If you’re thinking of undertaking some DIY – from simply putting up a couple of shelves to refurbishing or re-decorating an entire room – there are a number of important safety rules to remember. For example, wearing protective clothing, ensuring good ventilation and taking care around tools and materials are vital.
Similarly, fire safety is an incredibly important – but often forgotten – safety consideration and one which can protect your home and everyone within it from the devastating effects a fire can cause. So before commencing any decorating project, make sure you’ve read our top fire safety tips…
1. Dispose of sawdust every day
Sawdust is extremely flammable and is often a by-product from a DIY job. Whether you’re sanding down a staircase, putting together a flat-pack table or drilling into a wall, the presence of sawdust is almost guaranteed and is something you need to take extra care of to remove the risk of fire.
Sawdust should be thoroughly swept up and disposed of every day, ensuring all shavings are kept in an airtight container.
2. Store flammable materials safely
Many decorating materials are extremely flammable – from paint and paint thinner to cleaning solutions and varnishes. As such, you should be careful when using them, keeping them well away from any possible sources of ignition and ensuring they are stored in a secure container when not in use.
Additionally, the cloths and rags you use whilst decorating should be hung to dry after using them to apply solvents and chemicals. Throwing them into a pile could cause them to spontaneously combust, so it is vital to avoid this.
3 .Take care around electricity
If you’re undertaking a renovation, it is likely that you may need electrical work carried out. This can range from simply moving the placement of a few plug sockets to re-wiring your whole property. However big or small the job, though, it is important to call in a professional.
Messing with the electricity in your home can be extremely dangerous and one of the most common causes of electrical fires is incorrectly installed systems. So if your DIY project includes any electrical work, make sure you call in a registered electrician to do it for you.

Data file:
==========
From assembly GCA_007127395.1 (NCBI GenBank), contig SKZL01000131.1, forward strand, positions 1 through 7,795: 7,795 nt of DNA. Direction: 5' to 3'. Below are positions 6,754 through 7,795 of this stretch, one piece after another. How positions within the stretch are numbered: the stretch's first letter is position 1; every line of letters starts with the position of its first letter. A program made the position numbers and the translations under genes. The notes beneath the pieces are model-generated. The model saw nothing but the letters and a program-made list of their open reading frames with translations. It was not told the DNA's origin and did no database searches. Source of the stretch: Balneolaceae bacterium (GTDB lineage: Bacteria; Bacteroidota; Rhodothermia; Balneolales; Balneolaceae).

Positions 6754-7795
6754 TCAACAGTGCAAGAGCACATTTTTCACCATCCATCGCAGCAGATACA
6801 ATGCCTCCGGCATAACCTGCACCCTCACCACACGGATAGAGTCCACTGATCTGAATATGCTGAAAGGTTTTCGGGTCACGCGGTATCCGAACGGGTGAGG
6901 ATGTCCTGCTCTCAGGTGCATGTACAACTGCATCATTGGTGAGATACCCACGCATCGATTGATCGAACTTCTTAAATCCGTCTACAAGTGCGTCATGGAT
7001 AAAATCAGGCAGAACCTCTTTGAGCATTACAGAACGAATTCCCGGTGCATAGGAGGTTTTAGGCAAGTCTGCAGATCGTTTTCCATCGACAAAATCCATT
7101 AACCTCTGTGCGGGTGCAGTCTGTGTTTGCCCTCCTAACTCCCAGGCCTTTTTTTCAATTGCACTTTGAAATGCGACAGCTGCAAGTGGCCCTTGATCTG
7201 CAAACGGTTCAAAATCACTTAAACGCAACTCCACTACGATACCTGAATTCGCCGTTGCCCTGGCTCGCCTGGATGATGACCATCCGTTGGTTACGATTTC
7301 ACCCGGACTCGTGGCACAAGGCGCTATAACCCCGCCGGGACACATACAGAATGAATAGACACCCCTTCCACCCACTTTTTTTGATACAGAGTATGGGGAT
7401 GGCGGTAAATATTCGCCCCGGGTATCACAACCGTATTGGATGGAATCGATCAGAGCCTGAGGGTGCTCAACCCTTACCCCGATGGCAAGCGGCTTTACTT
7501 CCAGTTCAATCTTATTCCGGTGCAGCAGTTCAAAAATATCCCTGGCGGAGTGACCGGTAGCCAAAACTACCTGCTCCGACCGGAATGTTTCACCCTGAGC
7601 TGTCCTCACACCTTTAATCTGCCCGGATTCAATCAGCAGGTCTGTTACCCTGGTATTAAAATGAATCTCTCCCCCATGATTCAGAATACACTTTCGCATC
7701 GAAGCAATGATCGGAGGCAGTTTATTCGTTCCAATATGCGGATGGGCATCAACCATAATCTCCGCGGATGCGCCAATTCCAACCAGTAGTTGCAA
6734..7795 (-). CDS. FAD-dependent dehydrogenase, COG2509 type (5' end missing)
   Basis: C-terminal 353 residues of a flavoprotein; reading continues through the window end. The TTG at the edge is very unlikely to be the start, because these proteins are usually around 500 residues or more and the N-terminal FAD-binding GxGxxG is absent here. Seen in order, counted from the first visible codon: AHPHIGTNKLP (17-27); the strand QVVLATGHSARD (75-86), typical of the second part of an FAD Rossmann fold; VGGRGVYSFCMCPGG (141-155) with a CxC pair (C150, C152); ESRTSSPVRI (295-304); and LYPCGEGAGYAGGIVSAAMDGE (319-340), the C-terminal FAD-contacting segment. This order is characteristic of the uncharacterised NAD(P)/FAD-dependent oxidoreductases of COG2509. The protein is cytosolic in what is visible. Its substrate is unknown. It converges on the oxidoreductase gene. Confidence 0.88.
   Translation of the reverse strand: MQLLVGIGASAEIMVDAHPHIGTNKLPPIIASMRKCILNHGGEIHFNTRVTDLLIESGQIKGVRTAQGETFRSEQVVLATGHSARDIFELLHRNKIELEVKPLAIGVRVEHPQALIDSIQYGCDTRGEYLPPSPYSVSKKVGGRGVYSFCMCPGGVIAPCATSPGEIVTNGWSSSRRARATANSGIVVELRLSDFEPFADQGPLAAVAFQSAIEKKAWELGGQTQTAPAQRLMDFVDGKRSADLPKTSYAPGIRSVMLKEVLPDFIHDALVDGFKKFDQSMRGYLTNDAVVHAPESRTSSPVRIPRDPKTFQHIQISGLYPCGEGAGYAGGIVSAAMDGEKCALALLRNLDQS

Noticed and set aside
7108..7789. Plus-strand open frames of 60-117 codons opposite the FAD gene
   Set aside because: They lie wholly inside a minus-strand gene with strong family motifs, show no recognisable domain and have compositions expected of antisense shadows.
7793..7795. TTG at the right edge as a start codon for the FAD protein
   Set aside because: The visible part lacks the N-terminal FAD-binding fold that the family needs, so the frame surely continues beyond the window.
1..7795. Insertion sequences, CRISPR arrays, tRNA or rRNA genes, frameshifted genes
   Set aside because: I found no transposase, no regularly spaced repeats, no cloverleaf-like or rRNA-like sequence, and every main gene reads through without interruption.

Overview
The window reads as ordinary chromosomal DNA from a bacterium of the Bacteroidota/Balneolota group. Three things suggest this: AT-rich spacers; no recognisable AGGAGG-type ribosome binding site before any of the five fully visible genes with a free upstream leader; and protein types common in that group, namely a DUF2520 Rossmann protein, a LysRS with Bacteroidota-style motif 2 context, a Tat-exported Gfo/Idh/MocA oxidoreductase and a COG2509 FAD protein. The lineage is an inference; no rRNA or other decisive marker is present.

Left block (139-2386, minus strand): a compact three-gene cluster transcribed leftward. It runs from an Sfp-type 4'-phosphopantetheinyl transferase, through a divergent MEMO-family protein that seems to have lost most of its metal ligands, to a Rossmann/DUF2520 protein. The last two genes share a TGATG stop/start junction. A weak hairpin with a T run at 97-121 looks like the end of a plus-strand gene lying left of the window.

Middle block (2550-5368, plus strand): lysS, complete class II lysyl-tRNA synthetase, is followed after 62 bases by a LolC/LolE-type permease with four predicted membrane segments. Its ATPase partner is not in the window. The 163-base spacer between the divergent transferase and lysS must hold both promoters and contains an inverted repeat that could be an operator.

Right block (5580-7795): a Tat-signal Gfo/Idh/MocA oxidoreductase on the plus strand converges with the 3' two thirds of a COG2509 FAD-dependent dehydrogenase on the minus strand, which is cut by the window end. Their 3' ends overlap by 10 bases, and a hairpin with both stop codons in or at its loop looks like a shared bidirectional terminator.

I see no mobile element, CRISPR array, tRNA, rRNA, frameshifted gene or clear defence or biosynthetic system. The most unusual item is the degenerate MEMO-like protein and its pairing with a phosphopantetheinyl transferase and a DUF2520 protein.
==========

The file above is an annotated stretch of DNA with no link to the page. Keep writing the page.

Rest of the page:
4. Cover your fireplace
Before any decorating work commences, it is important to cover the furniture and appliances within your home to protect them – and this is especially true of your fireplace. Small pieces of material, including wood chippings and sawdust, can otherwise get into your fireplace and potentially burn and scatter when it is used again.
Make sure your fireplace is completely covered to avoid this from happening and clean it thoroughly before using it again following any decorating work.
5. Don’t overload sockets
According to fire safety statistics, the misuse of equipment and appliances caused 14,700 fires in the home from 2011 to 2012. So taking fire safety measures when using electrical equipment during your DIY project is incredibly important.
If you’re using lots of power tools – from sanders and drills to steamers and saws – make sure you never overload your plug sockets. Overloading sockets is a huge fire safety risk and it is important to remember that you should never have more than 13 amps, or 3,000 watts, coming from any one socket.
6 .Test fire alarms following any work
Fully functioning fire alarms are a vital safety requirement within your home. However, they are an incredibly sensitive piece of equipment and should be treated with care – particularly following any decorating or DIY job.
Dust is one of the most common causes of false alarms and constant false alarms can cause you to become complacent when your alarm sounds and not treat it as an emergency. Therefore, it is incredibly important that following any DIY project, you make sure your fire alarm is clean and completely free of dust particles.
Similarly, paint or solvent cleaning materials can damage your fire alarm so you should make sure such materials never enter or get near it.
Written by the fire safety experts at Elite Fire.